☘ Your feet will bring you where your heart is ☘
~ Irish Proverb ~
I’ve always been proud to say I’m Irish. You rarely, if at all, hear a bad word about Ireland or an Irishman. Its heart beats to an optimistic rhythm and one that is distinctively unique; a culture steeped in long tradition mixed with long adversity, where happiness dominates in spite of hardship. A pride in a land so beautiful, you can’t help but instantly love it. And so beautiful it may be, that all are welcome to share in her glory and no one is considered a stranger.
My heart though, had always longed to see more of Ireland outside of the one previous trip to Dublin I had taken in my 20’s. The older I grew, the more I held on to every word my father would mention of having family in the city and around. Of my grandfather’s hometown of Limerick in the southwest and tales of Cork, and my grandmother’s home of Moville in County Donegal, in the far north of the republic close to the borders of Northern Ireland.
Except they died when I was very young, so I never got to sit with them and learn their stories and prise from them every old story or recent memory, or build relations with wider family members so that I could stay close to a heritage I so desperately wanted to connect with.
Being able to spend a few days touring on a road trip around parts of what is dubbed ‘Ireland’s Ancient East’ was as much of a homecoming for me as it was a fascinating trip into 5,000 years of history of a small but mightily pretty and culturally rich land. There were times when a simple “welcome home” from a local would render me emotional or fill me with a sense of pride of being brought into the clan. “You are the child of a neighbour”, one even said.
Not far from Dublin, ancient history lives in stone. Ireland’s centuries old stories whisper from the rocks atop of hills, stay nestled into grand castles or remain alive in bustling old city walls. I went on a short journey through the southeast to uncover the Viking, Norman and medieval foundations of today’s Emerald Isle, and a quest to find my own connection.
Day One in Ireland’s Ancient East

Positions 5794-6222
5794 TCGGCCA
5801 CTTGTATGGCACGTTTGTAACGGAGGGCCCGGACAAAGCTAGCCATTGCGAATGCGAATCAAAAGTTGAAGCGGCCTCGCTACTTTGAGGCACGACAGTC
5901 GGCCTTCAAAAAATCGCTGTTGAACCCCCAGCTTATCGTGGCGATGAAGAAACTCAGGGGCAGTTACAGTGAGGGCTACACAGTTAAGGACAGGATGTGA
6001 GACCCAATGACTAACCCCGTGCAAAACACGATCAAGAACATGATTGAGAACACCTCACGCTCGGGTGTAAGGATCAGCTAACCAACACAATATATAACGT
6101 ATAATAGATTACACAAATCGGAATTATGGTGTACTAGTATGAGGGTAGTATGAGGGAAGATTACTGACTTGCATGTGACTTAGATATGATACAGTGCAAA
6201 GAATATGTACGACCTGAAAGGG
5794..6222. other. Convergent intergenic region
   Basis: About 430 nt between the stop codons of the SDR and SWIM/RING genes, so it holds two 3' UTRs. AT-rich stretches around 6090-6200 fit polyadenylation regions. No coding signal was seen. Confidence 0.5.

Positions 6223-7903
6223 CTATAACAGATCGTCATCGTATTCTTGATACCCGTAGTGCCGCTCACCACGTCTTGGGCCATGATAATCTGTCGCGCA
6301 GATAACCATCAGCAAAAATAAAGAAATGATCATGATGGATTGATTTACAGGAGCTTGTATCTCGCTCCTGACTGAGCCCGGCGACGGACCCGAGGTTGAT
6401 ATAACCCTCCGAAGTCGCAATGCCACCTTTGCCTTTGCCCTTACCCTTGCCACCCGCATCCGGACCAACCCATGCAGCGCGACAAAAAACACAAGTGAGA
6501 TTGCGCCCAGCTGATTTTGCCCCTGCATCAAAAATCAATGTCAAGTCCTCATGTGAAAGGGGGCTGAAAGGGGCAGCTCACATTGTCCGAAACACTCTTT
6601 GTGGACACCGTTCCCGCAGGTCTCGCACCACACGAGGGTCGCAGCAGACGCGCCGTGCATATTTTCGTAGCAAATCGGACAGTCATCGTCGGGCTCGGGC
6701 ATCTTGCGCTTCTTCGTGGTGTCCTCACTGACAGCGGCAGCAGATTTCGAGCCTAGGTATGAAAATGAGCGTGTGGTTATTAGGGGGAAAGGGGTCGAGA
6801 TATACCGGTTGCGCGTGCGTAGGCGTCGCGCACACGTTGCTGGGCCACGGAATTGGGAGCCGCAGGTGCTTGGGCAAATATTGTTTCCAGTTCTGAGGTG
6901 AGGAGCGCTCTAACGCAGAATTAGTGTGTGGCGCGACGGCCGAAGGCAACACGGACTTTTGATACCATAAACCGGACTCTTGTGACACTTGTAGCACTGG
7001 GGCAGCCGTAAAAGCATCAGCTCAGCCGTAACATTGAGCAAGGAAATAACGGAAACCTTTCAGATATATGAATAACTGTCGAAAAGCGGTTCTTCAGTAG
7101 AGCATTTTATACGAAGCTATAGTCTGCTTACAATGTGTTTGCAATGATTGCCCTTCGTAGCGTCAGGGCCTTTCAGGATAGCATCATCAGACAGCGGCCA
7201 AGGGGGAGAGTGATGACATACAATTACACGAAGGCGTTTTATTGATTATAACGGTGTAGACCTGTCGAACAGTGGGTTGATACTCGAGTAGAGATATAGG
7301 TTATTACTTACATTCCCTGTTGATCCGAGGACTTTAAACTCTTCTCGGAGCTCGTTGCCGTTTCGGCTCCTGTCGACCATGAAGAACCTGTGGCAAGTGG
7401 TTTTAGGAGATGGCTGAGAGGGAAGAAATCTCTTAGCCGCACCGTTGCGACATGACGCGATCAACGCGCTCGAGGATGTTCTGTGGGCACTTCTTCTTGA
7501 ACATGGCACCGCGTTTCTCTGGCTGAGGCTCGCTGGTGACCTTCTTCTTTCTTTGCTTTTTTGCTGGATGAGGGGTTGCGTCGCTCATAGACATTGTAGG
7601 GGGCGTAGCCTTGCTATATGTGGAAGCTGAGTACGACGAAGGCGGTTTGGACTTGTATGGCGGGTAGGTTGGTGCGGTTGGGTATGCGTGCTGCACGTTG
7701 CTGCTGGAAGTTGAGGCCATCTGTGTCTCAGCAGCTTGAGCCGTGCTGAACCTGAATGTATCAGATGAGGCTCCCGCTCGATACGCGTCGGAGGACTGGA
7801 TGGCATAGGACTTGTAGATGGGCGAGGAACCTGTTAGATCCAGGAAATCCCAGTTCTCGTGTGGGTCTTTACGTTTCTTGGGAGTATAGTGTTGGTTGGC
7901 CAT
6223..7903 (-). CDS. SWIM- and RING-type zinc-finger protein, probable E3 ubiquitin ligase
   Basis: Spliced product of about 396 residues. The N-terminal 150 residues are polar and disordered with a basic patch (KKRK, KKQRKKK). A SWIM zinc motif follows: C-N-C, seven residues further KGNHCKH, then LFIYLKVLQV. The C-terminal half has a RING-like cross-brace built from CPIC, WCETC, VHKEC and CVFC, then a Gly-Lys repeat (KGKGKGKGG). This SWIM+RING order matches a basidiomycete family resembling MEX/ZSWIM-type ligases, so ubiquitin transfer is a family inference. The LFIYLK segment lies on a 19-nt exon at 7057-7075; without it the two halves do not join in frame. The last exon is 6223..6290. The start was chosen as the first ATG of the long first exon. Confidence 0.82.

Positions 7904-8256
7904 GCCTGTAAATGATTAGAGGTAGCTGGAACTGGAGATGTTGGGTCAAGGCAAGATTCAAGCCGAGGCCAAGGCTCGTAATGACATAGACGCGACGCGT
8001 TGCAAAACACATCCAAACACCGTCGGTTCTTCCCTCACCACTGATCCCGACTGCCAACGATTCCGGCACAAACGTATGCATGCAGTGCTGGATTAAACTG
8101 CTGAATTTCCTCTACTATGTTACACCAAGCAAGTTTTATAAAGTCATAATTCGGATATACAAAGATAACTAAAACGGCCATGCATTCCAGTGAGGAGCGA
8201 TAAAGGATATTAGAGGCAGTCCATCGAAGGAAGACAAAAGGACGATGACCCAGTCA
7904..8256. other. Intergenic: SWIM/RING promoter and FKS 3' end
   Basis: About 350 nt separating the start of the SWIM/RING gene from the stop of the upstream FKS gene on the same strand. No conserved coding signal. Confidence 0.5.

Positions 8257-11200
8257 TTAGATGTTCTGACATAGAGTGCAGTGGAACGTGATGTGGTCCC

Starting in County Offaly, it was only right to taste the most famous export of the town of Tullamore – its fine Irish Whiskey called Tullamore D.E.W, where a tasting to sniff out your favourite age-old blend is a rite of passage. It’s the town’s most famous export from the Tullamore Distillery that rests beside the Grand Canal, and dates back to 1829. I’m not a whiskey fan, but the blend with a hint of apple may have swayed me a little towards this Irish staple.
Yet Tullamore’s foundations go further than distilling, with an ancient ruin concealing stories of invasion and conquest before whiskey made Ireland famous. The Rock of Dunamase is a castle ruin that dates back over 2000 years, perched within the layers of uneven hillsides, surrounding by farmland and encased in crumbling stonewall boundaries. It started life in the 6th Century and after the Normans invaded in the 12th Century, was built over and used as a fort. I climbed its walls and stood within the frameworks of its old windows, looking out onto a new and prosperous Ireland. A small group of us stood on its edges and pondered the Ireland that once was, in a fort we had to ourselves – we, the curious type of invader, there to tell its story.
No trip in Ireland is complete without an Irish pub or two, so it was only fitting on this trip to the southeast that the first pub stop was to Ireland’s oldest pub called Morrissey’s in the heritage town of Abbeyleix. Back in the day, the pub wasn’t just where you downed a pint of your favourite ale or stout, but an all-stop-shop where you could pick up your groceries and hardware goods. The Irish pub was the centre of everyday life. Very much how it remains now.
From rock to pub, the next stage of understanding old Ireland is from its days of barons and viscounts and generations-long lineage of title and splendour. An overnight stay in the 18th Century Castle Durrow country home, was a chance to experience the noble way and dine and sleep within walls of exquisite interior design.
Day Two in Ireland’s Ancient East
Starting out for Tipperary and singing the famous “It’s a long way to Tipperary” song on the way (which we learnt isn’t actually about the County in Ireland), we headed straight for the centerpiece of this area – The Rock of Cashel.